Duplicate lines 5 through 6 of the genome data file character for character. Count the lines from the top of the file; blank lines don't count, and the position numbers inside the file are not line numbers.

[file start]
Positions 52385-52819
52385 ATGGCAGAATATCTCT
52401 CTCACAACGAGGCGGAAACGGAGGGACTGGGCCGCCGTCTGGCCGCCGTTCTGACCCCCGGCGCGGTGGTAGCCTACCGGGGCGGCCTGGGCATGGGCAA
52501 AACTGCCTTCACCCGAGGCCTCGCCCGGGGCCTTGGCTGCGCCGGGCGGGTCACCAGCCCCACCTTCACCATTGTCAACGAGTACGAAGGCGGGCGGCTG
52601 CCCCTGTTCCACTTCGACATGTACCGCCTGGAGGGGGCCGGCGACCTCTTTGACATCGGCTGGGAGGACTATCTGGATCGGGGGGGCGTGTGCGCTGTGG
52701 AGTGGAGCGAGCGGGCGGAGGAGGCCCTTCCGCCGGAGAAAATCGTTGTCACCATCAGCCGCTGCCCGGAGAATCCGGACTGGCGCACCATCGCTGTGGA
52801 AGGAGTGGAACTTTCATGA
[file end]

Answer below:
52601 CCCCTGTTCCACTTCGACATGTACCGCCTGGAGGGGGCCGGCGACCTCTTTGACATCGGCTGGGAGGACTATCTGGATCGGGGGGGCGTGTGCGCTGTGG
52701 AGTGGAGCGAGCGGGCGGAGGAGGCCCTTCCGCCGGAGAAAATCGTTGTCACCATCAGCCGCTGCCCGGAGAATCCGGACTGGCGCACCATCGCTGTGGA